Myth #15: The Internet was invented by the Pentagon and designed to survive a nuclear attack.
Ian Peter

Myth: Fuelled largely by the early writings of Silicon Valley gossip columnist Robert Cringely in the early 1990s, a popular belief has sprung up that the Internet was invented in the Pentagon in 1969 and was designed to survive a nuclear attack. In fact, this assumption is so widespread that you could call it “the big bang theory of Internet origins”.


Busted: It’s not surprising that people began to believe that, in a Cold War scenario, a project of the Defence Advanced Research Projects Agency (DARPA) would have a military purpose. But in fact that was not the case with Arpanet, which was essentially established for a purely functional computing science purpose of allowing mainframe computers (military or otherwise) to communicate with each other. It was all about finding a way to share data between disparate systems.

The facts about Arpanet come from the person who was in charge of the project from its inception in 1966 until late 1969, Bob Taylor. To quote correspondence with him: In February of 1966 I initiated the ARPAnet project. I was Director of ARPA’s Information Processing Techniques Office (IPTO) from late ’65 to late ’69. There were only two people involved in the decision to launch the ARPAnet: my boss, the Director of ARPA Charles Herzfeld, and me. The creation of the ARPAnet was not motivated by considerations of war. The ARPAnet was created to enable folks with common interests to connect with one another through interactive computing even when widely separated by geography”.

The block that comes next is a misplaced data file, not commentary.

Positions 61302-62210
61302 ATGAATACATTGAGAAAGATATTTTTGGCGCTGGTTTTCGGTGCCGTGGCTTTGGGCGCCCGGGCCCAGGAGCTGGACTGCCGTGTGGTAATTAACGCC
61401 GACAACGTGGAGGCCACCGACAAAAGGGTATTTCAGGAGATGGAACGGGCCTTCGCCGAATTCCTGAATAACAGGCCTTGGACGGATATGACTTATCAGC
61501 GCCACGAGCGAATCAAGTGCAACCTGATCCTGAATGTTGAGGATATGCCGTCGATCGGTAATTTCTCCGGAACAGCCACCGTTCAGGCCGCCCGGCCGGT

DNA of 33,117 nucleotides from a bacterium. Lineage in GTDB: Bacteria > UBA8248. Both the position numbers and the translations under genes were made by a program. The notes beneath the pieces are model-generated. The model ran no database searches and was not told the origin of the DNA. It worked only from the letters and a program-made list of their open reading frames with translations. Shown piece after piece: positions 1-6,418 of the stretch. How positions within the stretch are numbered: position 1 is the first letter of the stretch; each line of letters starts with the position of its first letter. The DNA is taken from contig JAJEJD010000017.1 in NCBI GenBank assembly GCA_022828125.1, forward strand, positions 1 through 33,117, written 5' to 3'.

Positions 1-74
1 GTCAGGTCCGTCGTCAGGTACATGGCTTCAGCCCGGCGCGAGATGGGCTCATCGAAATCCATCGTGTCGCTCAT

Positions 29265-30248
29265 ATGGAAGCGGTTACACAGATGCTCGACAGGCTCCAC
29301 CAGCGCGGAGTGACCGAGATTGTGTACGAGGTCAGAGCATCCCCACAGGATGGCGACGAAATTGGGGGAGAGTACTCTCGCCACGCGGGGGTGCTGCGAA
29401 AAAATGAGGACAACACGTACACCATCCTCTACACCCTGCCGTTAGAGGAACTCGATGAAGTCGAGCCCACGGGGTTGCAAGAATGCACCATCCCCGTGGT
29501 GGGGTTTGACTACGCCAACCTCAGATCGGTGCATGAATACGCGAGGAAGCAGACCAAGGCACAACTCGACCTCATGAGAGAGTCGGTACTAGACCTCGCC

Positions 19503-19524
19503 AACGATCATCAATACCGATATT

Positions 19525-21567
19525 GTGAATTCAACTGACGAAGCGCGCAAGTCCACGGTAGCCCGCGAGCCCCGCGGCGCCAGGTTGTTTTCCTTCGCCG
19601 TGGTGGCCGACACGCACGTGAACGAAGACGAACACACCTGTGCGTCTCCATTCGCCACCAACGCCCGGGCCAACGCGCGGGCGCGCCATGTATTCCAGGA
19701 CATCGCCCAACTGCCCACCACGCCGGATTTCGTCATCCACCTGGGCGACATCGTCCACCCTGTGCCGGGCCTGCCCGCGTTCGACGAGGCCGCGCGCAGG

Despite a number of online exchanges with other people working on the ARPAnet project, this fact has not been disputed or challenged. So in fact Arpanet had nothing to do with nuclear war (except perhaps in a sense that better computing capabilities would enhance military capabilities). Arpanet was simply about trying to solve a common problem in those days – getting computers with disparate operating systems to communicate with each other. Similar efforts were under way in France (Louis Pouzin and the Cyclades Project) and United Kingdom (Donald Davies, National Physics Laboratory). From these sources came the concept of packet switching, which Arpanet adopted at a later stage as a way to transfer packets of data from one computer to another.

Later on, in 1973, another important addition to this work was the introduction of the TCP/IP transport protocol, invented by Vint Cerf and Bob Kahn. Other important early work was undertaken at Xerox Parc Laboratories by John Schoch and Robert Metcalfe. All of these developments came together to give us the early technical foundations of the Internet. Experts differ in their interpretations of the importance of these related developments and as to which (if any) can be considered to be the primary origins of the Internet.


Truth: Whatever role you wish to attribute to Arpanet as regards the origins of the Internet, it is clear that the early Internet was not motivated by considerations of nuclear war, but by a need for technical protocols to allow computers (and their users) to communicate. ARPAnet was primarily an early computing science exercise, rather than a military one.


Source: Robert Taylor and others (posted by Dave Farber), Dave Farber’s Interesting People Mailing list (October 2004 archives),; Ian Peter, Internet History Site,